Unlike hockey or basketball, the Olympic version of baseball is (was) a hollow representation of the sport and is not a true representation of a country's talent. Sure, the sense of national pride is there anytime Team USA takes the field, but the competition itself is not anywhere near the level of other venues.

The international flavor of the WBC also differs from that of Major League baseball itself. On the one hand, baseball has become so diverse that the 25-man roster of any ML team can have up to five or six-plus countries represented. From Colombia to Taiwan, 18 countries currently boast a player at the Major League level. Baseball has grown from America's national past-time to a truly global sport. The abundance of cultures, nationalities, and playing styles that that have left their mark in the Majors only serves to enrich the sport further.

On the other hand, Pro ball is a business and often lacks the outright commitment and passion evident when national pride is on the line. Instead of playing for a paycheck, players are in it for their country. How often do you see multi-millionaire athletes standing on the dugout steps, clapping and shouting at the top of their lungs like a bunch little leaguers cheering on their teammates? Players tend to wear their competitive spirits on their sleeves in these tournaments. It may be an old cliche, but international play is the ultimate example of playing for the name on the front of the jersey rather than just the one on the back.

Think about it. Do you really think a young pitcher from Latin America cares as much about the Mid-Western city stitched onto his jersey as the fans do? Probably not, though I certainly wouldn't fault him for it. I'm not talking about the commitment and comradery gained from playing for one's teammates or organization, those are two entities that every athlete should feel some attachment to. My point is, most players probably don't have a particularly strong bond with the region their current team happens to play for (this applies to every player, not just those born outside the U.S.). It's not uncommon to hear a free agent heap praise on his old team's hometown, only to bolt for a bigger payday regardless of whatever feigned loyalty he professed.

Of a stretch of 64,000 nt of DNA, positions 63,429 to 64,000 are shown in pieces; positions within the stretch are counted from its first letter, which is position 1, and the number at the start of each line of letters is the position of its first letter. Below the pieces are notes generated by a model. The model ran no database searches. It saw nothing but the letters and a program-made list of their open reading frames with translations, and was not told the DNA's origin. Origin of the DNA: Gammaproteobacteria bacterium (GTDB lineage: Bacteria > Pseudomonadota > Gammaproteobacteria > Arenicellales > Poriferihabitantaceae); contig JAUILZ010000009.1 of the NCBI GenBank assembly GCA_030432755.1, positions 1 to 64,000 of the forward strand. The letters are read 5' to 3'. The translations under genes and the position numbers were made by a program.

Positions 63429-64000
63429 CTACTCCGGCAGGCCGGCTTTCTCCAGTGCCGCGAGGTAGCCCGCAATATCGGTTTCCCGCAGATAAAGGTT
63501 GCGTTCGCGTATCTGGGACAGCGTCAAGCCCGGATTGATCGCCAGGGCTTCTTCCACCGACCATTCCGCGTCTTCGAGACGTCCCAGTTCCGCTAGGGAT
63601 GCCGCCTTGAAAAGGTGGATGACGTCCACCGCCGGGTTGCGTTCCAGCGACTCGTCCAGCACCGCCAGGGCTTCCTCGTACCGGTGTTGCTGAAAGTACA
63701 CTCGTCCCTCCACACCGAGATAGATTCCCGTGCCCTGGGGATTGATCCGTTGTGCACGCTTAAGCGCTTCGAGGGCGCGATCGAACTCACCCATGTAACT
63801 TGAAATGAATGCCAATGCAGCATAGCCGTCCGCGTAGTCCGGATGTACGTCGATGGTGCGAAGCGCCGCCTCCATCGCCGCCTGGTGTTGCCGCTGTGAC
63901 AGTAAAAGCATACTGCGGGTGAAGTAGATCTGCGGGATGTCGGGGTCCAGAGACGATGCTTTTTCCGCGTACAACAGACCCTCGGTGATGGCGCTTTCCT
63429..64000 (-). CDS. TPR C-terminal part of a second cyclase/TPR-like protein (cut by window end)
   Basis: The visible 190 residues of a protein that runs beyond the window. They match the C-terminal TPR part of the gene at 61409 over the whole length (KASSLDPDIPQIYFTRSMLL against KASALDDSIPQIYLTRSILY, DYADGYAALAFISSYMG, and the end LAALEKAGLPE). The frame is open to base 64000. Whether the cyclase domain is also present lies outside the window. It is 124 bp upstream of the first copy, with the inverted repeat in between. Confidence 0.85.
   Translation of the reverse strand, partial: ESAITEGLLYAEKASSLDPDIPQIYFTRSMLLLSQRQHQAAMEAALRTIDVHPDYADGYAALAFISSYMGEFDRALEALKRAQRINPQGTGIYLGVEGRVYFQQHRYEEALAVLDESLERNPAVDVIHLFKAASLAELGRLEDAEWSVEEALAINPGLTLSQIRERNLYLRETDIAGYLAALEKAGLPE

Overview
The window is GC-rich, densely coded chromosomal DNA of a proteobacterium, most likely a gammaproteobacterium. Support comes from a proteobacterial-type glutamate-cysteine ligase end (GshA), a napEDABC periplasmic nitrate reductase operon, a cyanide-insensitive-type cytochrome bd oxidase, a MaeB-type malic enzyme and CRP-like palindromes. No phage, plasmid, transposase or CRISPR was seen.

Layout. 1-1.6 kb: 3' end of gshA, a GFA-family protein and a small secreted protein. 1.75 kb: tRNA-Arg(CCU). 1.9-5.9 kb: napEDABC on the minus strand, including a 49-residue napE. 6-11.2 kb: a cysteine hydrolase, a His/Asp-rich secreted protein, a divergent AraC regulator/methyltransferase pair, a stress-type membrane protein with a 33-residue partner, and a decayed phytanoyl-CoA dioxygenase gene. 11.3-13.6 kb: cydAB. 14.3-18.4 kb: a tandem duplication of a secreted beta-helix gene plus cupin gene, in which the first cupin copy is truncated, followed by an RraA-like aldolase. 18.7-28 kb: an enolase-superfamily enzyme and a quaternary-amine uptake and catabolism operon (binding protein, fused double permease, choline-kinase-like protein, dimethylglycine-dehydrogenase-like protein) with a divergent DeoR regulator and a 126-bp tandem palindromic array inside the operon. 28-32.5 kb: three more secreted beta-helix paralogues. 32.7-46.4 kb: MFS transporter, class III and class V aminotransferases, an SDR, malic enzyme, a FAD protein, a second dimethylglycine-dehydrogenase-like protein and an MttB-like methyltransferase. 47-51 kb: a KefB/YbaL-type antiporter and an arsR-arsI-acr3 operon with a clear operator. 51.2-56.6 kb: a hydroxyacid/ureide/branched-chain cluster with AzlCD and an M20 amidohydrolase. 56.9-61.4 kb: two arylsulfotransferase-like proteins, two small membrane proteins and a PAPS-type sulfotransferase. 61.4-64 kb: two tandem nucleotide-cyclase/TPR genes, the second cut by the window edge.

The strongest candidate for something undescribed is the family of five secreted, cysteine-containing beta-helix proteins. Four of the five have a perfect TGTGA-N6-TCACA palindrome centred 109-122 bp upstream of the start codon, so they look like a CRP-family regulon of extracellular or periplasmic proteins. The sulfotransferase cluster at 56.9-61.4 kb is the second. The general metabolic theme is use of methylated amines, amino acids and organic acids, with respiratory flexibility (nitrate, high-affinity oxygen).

When that same pitcher wears República Dominicana across his chest, you better believe he feels what the fans feel, only amplified. It's a different level of motivation when your fellow countrymen are the fans cheering in the stands and at home. When that flag is on the sleeve the competitive drive in every player kicks into top gear be it a minor leaguer, journeyman, or All-Star. This is why a match between Japan and Korea rivals a Yanks-Sox game in intensity, why the prized piece of Jake Peavy's memorabilia collection is his Team USA jersey, why the Venezuelan team has endured the disappointment of a nation for three years, and why even an anonymous Dutch team can topple a seasoned Dominican roster that would rival any All-Star team.